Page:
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Cardiac MRI

Cardiac MRI: Overview

 Magnetic Resonance Imaging (MRI) creates detailed static structural images of the organs and tissues of the body. Cardiac MRI (aka CMR) aims to capture the condition of the heart and infer its functionality from the visible signs. It is a non-invasive testing method meaning that no instruments are inserted into the body nor surgery is performed, although sometimes a contrast material is injected to enhance the accuracy of the image.

Cardiovascular MRI or CMR sends radio waves to the examined parts of the body and with the help of magnetism a computer builds the images that can be copied on a film. This type of imaging test does not use ionizing radiation and therefore carries no risk of causing cancer and kidney problems. The images created show the heart, the major blood vessels, and also pictures of the beating heart in order to assess its structure and its workings.

CMR can also evaluate the functions and anatomy of the organs of the chest: the lungs and the pericardium (outside lining of the heart).

Cardiac MRI is essential to help cardiologists decide over the best treatment for heart conditions and disorders. Some of the most common conditions that require Cardiovascular MRI are:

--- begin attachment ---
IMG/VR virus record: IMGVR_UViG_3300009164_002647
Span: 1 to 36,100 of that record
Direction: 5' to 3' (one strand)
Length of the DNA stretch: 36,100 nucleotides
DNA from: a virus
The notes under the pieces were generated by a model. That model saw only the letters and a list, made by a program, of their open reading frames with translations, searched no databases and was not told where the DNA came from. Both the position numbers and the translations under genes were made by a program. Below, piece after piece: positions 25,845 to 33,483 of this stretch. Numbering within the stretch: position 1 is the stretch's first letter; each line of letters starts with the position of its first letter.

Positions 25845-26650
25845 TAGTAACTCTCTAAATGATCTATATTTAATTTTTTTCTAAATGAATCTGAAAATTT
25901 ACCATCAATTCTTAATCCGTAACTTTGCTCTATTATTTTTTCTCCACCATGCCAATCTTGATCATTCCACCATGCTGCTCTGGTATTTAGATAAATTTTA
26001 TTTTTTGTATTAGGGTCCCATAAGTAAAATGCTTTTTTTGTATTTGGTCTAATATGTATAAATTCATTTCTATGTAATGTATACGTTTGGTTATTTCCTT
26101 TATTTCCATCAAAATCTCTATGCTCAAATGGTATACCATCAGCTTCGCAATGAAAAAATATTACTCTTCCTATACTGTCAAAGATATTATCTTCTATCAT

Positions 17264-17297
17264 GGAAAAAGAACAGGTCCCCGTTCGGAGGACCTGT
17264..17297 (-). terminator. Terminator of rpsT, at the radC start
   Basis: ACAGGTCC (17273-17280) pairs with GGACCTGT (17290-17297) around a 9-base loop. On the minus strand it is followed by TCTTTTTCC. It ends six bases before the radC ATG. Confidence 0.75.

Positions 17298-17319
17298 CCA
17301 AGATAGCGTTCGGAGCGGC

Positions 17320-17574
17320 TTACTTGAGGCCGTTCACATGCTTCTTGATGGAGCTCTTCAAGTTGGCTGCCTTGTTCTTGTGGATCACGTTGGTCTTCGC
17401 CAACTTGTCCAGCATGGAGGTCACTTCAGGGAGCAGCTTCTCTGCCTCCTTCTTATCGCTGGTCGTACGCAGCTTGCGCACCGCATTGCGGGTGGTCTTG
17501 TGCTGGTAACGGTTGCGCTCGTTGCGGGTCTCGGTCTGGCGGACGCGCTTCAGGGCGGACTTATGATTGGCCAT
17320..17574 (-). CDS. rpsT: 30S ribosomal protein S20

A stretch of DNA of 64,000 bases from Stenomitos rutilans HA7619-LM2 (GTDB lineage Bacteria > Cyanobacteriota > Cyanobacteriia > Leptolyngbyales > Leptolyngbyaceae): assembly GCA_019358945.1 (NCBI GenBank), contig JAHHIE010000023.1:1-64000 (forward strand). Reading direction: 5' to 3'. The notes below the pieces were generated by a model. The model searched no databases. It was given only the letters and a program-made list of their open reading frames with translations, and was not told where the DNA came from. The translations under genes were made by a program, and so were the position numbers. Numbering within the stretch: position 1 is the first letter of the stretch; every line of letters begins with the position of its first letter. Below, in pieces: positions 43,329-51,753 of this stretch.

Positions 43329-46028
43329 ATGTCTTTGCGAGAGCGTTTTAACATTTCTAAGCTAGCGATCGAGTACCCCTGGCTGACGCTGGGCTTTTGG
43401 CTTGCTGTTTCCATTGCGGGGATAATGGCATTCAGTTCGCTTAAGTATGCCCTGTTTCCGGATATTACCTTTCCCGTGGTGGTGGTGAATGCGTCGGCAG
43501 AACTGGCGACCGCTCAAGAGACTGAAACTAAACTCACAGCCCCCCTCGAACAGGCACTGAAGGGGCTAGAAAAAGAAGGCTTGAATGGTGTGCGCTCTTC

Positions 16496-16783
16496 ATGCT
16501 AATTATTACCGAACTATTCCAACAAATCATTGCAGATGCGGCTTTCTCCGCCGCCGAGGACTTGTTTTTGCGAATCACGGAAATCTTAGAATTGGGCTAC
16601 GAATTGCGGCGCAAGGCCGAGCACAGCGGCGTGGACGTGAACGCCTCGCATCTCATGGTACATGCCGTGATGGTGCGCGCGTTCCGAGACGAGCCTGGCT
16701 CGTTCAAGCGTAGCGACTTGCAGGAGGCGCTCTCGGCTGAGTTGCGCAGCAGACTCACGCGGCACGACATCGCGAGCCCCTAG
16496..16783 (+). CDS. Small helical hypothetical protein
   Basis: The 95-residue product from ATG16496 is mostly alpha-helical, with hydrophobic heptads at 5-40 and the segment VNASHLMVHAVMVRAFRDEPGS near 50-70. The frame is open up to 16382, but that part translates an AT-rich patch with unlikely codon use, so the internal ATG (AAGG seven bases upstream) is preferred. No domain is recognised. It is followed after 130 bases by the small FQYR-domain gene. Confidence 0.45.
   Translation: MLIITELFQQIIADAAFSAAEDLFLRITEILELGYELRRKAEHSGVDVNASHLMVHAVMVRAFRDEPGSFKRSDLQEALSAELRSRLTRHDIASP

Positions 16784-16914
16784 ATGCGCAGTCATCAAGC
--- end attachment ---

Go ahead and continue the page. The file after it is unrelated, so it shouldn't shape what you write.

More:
• Coronary heart diseaseCardiac-MRI_Small
  • Heart attack and heart failure
  • Heart valve problems
  • Congenital heart defects
  • Pericarditis
  • Cardiac tumors

Cardiac MRI works along with X-rays and CT scans to provide a better understanding of heart problems. Sometimes, when invasive procedures are required, particularly those that involve radiation, doctors may perform CMR with a contrast agent that highlights the heart and blood vessels on the resulting MRI images.

Cardiac MRI Procedure

After informing the doctor about past surgeries, and the presence of any metal devices like pacemakers in your body, the radiologist will ask you to lie on a table that is slid inside the magnetic machine. It is important to stay still, because otherwise pictures can come blurred.

Cardiac MRI is painless and carries no known health risks, but you may feel a bit anxious because of the closed space and the clicking machine-like sounds that signal that CMR is in progress.

During the 30-90 minutes it takes to do the Cardiac MRI you are able to talk to the specialist, who is always ready to stop the procedure if you do not feel comfortable.